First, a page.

5. Keep debt to a minimum. I hate debt. To me, debt is a four-letter word. However, I am aware that there are times when taking on debt makes sense. Regardless of your personal view of debt, whether you're 100% against it or see it as an opportunity to leverage, keep it to a bare minimum.

As we wrap this up, I hope you've taken a good hard look at a very personal subject. You might be one of the fortunate ones that can look at this subject and say, "I'm doing great!" If you are, then I applaud you. But, maybe you've seen some things that you don't like. If that's you, what are you going to do about it? What are you going to do today to change the trajectory of your life? What you do today can affect your personal finances in your 30s or your personal wealth in your 40s. It will likely impact your retirement when you've reached your 60s.

Believe it or not, these aren’t uncommon issues for business owners. I see it day in and day out. We help business owners put their personal and business finances on track to work in unison to reach their goals every day. We aim to teach business owners how they could double their net worth every 3 - 5 years. If you would like to learn more about how we can help you, reach out to us!

Don’t forget to subscribe, and let us know how we are doing by leaving a review. Thanks for listening!




00:46 - Life as a Business Owner Has Wrecked My Personal Finances

02:42 - How Did We Get Here

03:41 - The Primary Offenses

07:57 - How Do We Protect Ourselves

08:29 - Make an Entity

08:54 - Build an Emergency Fund

09:53 - Have the Correct Insurance Coverage

10:18 - Don’t Sacrifice Your Retirement Savings

14:22 - Keep Debt to a Minimum

16:06 - Summary



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Justin A. Goodbread, CFP®, CEPA, CVGA, is a nationally recognized financial planner, business educator, wealth manager, author, speaker, and entrepreneur. He has 20+ years of experience teaching small business owners how to start, buy, grow, and sell businesses. He is a multi-year recipient of the Investopedia Top 100 Advisor and 2018 Exit Planning Institute’s Exit Planner Leader of the Year.

This podcast is distributed for informational purposes only. Statements made in the podcast are not to be construed as personalized investment or financial planning advice, may not be suitable for everyone, and should not be considered a solicitation to engage in any particular investment or planning strategy. Listeners should conduct their own review and exercise judgment or consult with their own professional financial advisor to see how the information contained in this podcast may apply to their own individual circumstances. All investing involves the risk of loss, including the possible loss of principal. Past performance does not guarantee future results and nothing in this podcast should be construed as a guarantee of any specific outcome or profit. All market indices discussed are unmanaged, do not incur management fees, costs and expenses, and cannot be invested into directly. Investment advisory services offered by WealthSource Partners, LLC. Neither WealthSource Partners, LLC nor its representatives provide legal or accounting advice. The content of this podcast represents the views and opinions of Justin Goodbread and/or the podcast’s guests and do not necessarily represent the views and/or opinions of WealthSource Partners, LLC. Statements made in this podcast are subject to change without notice. Neither WealthSource Partners, LLC nor its representatives, the podcast’s hosts, or its guests have an obligation to provide revised statements in the event of changed circumstances.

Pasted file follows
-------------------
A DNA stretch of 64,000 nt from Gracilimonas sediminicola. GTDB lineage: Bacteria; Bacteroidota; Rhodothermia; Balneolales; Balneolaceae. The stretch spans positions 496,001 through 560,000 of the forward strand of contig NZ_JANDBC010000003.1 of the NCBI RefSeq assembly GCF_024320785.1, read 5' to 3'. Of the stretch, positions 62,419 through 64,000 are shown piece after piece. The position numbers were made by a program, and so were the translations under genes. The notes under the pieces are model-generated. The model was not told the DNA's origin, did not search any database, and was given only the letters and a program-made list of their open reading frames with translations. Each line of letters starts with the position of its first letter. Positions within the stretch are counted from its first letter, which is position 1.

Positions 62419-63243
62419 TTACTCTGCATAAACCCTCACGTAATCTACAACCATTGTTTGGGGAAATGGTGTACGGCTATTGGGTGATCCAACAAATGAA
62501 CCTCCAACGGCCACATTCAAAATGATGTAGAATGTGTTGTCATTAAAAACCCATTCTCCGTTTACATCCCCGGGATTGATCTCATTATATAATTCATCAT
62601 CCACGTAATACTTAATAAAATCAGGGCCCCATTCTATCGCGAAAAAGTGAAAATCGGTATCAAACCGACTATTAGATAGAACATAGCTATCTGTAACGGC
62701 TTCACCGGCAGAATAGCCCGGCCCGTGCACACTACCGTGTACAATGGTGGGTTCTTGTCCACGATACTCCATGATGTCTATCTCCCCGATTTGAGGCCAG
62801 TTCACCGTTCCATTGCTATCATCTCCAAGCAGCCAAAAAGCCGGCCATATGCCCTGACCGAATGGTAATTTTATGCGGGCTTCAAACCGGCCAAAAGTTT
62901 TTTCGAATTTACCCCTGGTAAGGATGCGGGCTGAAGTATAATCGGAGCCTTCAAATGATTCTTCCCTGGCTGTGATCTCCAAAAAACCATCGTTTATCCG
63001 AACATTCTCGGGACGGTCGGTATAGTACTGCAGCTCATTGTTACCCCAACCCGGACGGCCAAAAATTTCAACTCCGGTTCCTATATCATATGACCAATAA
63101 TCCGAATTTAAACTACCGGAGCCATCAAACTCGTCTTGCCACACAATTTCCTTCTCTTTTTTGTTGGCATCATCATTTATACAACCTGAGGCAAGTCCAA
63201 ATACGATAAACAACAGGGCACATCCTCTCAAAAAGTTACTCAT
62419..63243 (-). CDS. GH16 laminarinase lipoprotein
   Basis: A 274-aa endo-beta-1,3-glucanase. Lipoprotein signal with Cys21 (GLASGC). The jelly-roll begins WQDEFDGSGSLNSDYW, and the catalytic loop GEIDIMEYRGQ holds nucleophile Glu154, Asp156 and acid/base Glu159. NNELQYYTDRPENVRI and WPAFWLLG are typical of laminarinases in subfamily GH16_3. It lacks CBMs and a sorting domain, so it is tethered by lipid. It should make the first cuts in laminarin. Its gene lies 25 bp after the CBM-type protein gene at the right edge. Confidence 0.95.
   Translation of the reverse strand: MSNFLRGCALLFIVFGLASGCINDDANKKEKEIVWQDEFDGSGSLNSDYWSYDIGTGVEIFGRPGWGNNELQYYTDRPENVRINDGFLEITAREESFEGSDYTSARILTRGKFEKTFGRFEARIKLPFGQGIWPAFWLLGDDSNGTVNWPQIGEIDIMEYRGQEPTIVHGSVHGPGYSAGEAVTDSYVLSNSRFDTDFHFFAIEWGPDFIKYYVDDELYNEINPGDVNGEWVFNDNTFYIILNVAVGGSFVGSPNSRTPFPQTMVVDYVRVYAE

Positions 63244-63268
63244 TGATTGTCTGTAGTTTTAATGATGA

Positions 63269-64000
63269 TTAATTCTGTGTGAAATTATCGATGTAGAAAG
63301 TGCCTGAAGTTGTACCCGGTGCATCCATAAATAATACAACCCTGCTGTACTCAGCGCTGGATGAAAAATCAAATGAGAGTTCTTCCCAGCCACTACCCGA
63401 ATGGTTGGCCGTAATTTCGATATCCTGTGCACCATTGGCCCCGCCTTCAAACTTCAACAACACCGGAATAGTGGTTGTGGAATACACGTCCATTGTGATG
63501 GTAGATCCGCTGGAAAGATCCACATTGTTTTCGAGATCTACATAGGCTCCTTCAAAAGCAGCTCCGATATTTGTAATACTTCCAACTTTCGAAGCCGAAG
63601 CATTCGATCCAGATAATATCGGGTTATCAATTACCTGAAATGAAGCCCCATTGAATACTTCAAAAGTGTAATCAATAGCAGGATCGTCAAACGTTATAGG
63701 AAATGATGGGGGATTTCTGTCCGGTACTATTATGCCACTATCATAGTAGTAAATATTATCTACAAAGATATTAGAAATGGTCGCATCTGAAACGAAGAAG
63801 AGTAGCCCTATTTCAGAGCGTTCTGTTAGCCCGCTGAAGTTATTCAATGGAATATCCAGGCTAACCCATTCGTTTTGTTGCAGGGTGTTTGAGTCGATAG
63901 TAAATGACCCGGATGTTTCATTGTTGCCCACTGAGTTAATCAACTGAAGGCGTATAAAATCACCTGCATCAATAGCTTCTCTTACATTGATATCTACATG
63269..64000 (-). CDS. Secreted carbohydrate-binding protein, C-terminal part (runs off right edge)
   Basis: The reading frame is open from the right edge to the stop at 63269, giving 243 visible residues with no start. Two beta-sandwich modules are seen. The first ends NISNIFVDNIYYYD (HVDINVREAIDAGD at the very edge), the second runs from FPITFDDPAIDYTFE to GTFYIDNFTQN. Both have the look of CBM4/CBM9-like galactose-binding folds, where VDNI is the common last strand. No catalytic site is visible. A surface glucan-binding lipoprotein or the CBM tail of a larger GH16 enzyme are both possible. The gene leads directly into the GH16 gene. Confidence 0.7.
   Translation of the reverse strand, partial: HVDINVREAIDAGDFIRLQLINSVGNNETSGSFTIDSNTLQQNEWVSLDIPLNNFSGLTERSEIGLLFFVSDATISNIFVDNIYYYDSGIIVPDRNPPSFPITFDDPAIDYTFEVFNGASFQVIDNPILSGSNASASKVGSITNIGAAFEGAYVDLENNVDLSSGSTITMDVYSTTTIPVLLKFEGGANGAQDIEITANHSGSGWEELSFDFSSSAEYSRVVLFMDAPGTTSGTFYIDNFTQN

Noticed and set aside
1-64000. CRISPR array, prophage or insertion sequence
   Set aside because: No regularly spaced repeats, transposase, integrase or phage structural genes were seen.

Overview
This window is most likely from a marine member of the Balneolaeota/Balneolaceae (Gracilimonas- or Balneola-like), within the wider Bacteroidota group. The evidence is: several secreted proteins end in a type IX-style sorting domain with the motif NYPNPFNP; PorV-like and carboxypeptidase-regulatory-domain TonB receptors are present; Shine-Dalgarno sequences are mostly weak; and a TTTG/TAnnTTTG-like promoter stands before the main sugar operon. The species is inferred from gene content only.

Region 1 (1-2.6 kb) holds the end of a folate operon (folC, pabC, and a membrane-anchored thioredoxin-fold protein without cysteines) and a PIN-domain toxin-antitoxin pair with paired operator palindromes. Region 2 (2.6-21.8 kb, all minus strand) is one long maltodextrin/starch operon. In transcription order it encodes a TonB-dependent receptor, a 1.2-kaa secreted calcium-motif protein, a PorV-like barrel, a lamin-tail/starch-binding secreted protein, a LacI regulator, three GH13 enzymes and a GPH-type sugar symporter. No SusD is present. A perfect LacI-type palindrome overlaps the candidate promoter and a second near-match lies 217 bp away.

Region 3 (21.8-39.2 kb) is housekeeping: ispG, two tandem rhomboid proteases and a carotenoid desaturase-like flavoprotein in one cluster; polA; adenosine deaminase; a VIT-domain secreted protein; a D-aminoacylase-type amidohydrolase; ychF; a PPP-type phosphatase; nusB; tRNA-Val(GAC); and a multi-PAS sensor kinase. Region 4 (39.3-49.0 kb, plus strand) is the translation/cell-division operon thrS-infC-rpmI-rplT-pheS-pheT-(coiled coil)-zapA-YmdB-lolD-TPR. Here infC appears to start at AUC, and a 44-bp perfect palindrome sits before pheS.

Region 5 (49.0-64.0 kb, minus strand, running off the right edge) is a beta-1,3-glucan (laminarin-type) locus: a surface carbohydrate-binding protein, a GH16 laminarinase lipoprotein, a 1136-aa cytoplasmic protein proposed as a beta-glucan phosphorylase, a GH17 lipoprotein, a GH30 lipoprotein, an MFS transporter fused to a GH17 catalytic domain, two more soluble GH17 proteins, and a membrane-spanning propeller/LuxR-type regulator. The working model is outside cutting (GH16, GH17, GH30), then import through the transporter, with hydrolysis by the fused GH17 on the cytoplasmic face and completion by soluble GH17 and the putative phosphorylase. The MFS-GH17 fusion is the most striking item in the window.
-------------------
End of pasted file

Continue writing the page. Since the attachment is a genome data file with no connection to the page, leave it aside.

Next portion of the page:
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Advisors who wished to be ranked in Investopedia’s Top 100 Financial Advisors list either self-submitted answers to questions compiled by Investopedia or were nominated by peers.  Rankings were determined based on the number of followers and engagement on social media, primary contribution to professional industry websites, and their focus on financial literacy.  Neither performance nor client experience, however, were considered.  No compensation was paid by WealthSource Partners, LLC or Justin Goodbread to secure placement on Investopedia’s Top 100 Financial Advisors List.


The Exit Planning Institute's Leader of the Year is awarded to a nominee who is a CEPA credential holder who has made a significant impact or contribution to the exit planning profession or overall community through innovation and influence and is viewed by the Exit Planning Institute as a thought leader, risk-taker and specialist while showing characteristics of collaboration.